Category Archives: housing

News Article: If you’re a poor person in America, Trump’s budget is not for you

News Article: Steven Mufson and Tracy Jan, If you’re a poor person in America, Trump’s budget is not for you, Washington Post (Mar. 16, 2017).

Blog Post: What happens to poor people if there is no affordable legal aid?

Blog Post: Kendra Allen, What happens to poor people if there is no affordable legal aid?, The Daily Wrag (Mar. 21, 2017).

 

 

Blog Post: Why I — and Legal Aid — Stand in Solidarity with LSC

Blog Post: Rachel Rintelmann, Why I — and Legal Aid — Stand in Solidarity with LSC, Making Justice Real blog (Mar. 17, 2017).

News Article: Trump administration considers $6 billion cut to HUD budget

News Article: Jose A. DelReal, Trump administration considers $6 billion cut to HUD budget, Washington Post (Mar. 8, 2017).

 

News Article: Eviction Companies Pay the Homeless Illegally Low Wages to Put People on the Street

News Article: Elizabeth Flock, Eviction Companies Pay the Homeless Illegally Low Wages to Put People on the Street, Washington City Paper (Feb. 23, 2017).

News Article: Hard Lessons From Chicago’s Public Housing Reform

News Article: Susan J. Popkin, Hard Lessons From Chicago’s Public Housing Reform, CityLab (Feb. 7, 2017).

Article: A Foe More Than a Friend: Law and the Health of the American Urban Poor

Article: David A. Papke & Elise Papke, A Foe More Than a Friend: Law and the Health of the American Urban Poor, Fordham Urban L.J. (forthcoming 2017).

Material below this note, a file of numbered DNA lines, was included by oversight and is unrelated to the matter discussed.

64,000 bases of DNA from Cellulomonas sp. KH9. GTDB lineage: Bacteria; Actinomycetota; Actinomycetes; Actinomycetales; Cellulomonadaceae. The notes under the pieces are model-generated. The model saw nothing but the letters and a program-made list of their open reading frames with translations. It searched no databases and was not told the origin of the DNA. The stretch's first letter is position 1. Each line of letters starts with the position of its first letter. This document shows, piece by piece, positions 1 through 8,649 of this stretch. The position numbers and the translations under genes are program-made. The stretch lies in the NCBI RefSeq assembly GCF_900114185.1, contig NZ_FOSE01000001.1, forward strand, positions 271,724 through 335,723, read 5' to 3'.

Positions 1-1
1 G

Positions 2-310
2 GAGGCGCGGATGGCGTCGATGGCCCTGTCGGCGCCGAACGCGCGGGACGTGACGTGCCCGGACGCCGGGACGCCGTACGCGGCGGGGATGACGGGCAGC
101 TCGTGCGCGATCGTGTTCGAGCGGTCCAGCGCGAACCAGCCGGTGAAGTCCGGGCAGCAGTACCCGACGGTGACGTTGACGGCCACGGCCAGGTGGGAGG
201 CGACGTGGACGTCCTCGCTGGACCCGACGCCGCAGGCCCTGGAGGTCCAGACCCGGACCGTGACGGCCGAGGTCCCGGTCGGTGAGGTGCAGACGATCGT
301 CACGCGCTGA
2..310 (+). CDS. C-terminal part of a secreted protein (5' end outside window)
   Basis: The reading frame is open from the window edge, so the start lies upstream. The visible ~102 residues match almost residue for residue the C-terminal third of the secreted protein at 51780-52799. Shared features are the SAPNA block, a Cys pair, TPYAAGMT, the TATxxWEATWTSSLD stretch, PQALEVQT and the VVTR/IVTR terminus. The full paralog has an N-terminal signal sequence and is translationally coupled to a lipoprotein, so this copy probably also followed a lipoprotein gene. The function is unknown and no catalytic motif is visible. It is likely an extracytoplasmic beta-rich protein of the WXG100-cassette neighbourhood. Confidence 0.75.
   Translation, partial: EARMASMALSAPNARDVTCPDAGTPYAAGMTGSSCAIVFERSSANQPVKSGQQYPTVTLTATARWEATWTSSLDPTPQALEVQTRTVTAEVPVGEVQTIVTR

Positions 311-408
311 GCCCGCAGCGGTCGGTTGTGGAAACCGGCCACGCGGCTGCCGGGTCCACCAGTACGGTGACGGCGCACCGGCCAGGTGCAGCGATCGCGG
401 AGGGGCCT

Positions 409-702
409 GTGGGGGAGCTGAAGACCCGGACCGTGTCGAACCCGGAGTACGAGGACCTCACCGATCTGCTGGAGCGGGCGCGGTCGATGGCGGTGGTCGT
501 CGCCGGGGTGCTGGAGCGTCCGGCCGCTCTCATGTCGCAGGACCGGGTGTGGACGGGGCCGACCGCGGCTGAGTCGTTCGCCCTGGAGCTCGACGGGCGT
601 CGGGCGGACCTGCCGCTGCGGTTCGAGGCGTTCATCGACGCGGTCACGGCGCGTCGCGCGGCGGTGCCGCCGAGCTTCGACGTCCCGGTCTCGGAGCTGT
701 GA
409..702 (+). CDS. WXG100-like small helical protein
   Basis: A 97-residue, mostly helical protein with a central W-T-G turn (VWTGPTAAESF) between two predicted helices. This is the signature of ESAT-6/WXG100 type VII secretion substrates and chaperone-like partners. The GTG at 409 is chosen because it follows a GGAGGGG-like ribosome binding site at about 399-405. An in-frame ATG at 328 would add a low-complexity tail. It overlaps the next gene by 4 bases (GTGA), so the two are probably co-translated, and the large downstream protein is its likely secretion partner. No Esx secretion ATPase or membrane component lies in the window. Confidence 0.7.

Social epidemiologists insist fundamental social conditions play a large role in the health problems of the American urban poor, but these well-intentioned scholars and practitioners do not necessarily appreciate how greatly law is intertwined with those social conditions. Law helps create and maintain the urban poor’s shabby and unhealthy physical environment, and law also facilitates behaviors among the urban poor that can result in chronic health conditions. Then, too, law shapes and configures the very poverty that consigns the urban poor to the inner city with its limited social capital and political clout. Overall, law creates and perpetuates the health problems of the urban poor more than it eliminates or ameliorates them. Social epidemiologists and others concerned with improving the urban poor’s health might therefore approach law as a foe more than a friend.

News Article: Can Miami Convince The Supreme Court That Subprime Loans Hurt Cities, Too?

News Article: Amelia Thomson-DeVeaux, Can Miami Convince The Supreme Court That Subprime Loans Hurt Cities, Too?, FiveThirtyEight (Nov. 8, 2016).

News Article: We Can Make Housing More Affordable

News Article: A. Barton Hinkle, We Can Make Housing More Affordable, Reason.com (Oct. 31, 2016).

News Article: Life in a 375-square-foot apartment

News Article: Paul Duggan, Life in a 375-square-foot apartment, Washington Post (Oct. 25, 2016).